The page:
As the story opens, young Alexander Hamilton marches with the Continentals at Fort Lee, New Jersey. He is frustrated by being relegated to the end of the line and missing out on the action. He desperately wants to make a name for himself. His fortunes soon change at the Raritan River when the vanguard of British infantry catches up to Washington's army.
Hamilton and his cannons are the only defense line available to prevent the army from being destroyed. Successfully protecting the Continental army and allowing their escape with his rear-guard action, Hamilton catches the attention of George Washington.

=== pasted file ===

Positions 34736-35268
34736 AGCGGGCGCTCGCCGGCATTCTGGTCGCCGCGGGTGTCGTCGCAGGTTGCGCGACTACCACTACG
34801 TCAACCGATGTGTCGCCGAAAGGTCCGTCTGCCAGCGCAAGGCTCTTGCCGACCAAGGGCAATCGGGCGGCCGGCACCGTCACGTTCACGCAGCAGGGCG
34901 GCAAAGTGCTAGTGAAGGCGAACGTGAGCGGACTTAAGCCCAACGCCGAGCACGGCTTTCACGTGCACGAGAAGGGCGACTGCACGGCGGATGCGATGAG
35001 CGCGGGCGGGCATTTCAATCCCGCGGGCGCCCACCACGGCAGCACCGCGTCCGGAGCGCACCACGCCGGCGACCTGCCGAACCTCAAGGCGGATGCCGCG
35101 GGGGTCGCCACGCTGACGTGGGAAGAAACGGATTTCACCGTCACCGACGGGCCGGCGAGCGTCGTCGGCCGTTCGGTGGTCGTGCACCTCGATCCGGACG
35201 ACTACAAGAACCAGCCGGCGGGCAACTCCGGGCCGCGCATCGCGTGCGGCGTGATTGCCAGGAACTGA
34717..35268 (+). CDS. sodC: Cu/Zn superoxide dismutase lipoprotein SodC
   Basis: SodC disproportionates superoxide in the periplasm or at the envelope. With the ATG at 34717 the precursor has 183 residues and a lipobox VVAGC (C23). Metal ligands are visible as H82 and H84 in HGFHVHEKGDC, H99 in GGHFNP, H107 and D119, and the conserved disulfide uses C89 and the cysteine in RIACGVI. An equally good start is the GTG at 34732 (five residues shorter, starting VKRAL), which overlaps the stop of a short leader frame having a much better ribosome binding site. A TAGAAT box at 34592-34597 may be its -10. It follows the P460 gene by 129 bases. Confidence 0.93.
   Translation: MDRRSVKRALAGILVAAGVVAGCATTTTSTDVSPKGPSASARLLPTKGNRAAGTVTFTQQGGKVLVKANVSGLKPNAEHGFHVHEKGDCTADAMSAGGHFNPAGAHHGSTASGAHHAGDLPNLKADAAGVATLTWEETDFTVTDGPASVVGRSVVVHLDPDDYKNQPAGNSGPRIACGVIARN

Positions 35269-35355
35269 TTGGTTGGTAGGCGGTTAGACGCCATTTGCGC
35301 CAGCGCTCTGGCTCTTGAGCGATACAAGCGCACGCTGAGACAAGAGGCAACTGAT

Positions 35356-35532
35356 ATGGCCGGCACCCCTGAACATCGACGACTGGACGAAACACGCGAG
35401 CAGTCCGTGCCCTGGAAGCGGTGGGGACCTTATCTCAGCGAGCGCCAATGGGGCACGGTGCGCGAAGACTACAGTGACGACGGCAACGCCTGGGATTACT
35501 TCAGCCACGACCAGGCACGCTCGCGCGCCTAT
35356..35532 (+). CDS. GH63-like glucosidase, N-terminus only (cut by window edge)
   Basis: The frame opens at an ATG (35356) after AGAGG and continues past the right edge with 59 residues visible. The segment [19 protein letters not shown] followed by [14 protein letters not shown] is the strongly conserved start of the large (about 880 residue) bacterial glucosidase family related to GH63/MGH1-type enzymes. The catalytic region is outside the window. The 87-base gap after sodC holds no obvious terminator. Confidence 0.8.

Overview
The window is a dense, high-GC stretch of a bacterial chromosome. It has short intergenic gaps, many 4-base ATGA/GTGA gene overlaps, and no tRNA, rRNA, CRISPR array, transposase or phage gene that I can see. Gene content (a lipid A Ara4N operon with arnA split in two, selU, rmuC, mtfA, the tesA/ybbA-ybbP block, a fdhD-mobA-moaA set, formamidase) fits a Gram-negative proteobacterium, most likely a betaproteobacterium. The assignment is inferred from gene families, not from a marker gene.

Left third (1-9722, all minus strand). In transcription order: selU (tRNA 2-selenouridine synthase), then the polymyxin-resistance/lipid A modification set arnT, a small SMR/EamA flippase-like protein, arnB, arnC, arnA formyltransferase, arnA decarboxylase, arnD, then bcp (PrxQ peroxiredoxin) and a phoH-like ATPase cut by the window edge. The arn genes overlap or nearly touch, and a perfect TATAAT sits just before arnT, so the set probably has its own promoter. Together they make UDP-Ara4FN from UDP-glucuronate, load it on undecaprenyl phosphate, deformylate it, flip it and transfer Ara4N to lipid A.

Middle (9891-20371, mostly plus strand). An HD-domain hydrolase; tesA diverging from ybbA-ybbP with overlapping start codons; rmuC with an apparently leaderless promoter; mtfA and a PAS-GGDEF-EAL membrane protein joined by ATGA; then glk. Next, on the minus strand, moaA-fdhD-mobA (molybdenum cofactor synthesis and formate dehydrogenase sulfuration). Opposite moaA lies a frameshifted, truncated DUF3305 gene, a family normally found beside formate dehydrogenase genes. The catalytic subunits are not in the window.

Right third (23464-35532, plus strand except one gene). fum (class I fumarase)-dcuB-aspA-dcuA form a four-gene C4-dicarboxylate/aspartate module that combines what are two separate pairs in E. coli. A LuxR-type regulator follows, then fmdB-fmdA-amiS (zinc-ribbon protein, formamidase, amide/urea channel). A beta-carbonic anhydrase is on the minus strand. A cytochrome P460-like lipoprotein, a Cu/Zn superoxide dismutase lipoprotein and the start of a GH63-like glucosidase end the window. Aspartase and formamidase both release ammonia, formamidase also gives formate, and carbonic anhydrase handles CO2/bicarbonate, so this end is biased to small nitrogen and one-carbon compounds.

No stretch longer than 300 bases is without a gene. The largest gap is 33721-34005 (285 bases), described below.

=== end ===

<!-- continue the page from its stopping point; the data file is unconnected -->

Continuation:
The future President asks the 20-year-old Hamilton to join his staff. Sent on one daring mission after another Hamilton's stature grows, creating great political mistrust among his rivals. When ambition overtakes Hamilton, he threatens to overthrow Congress, which he sees as corrupt. Challenging a Congressman to a duel, who views Hamilton as a treasonous immigrant, his world nearly self-destructs.
With the end of the American Revolution looming and his visions of his own glory fading, Hamilton becomes determined to leave Washington's staff and return to the battlefield. Washington, the only man who can help him, does all in his power to deny him. One daring assignment remains, however, that will determine the outcome of the final battle and the entire war. It is at a place called Yorktown.
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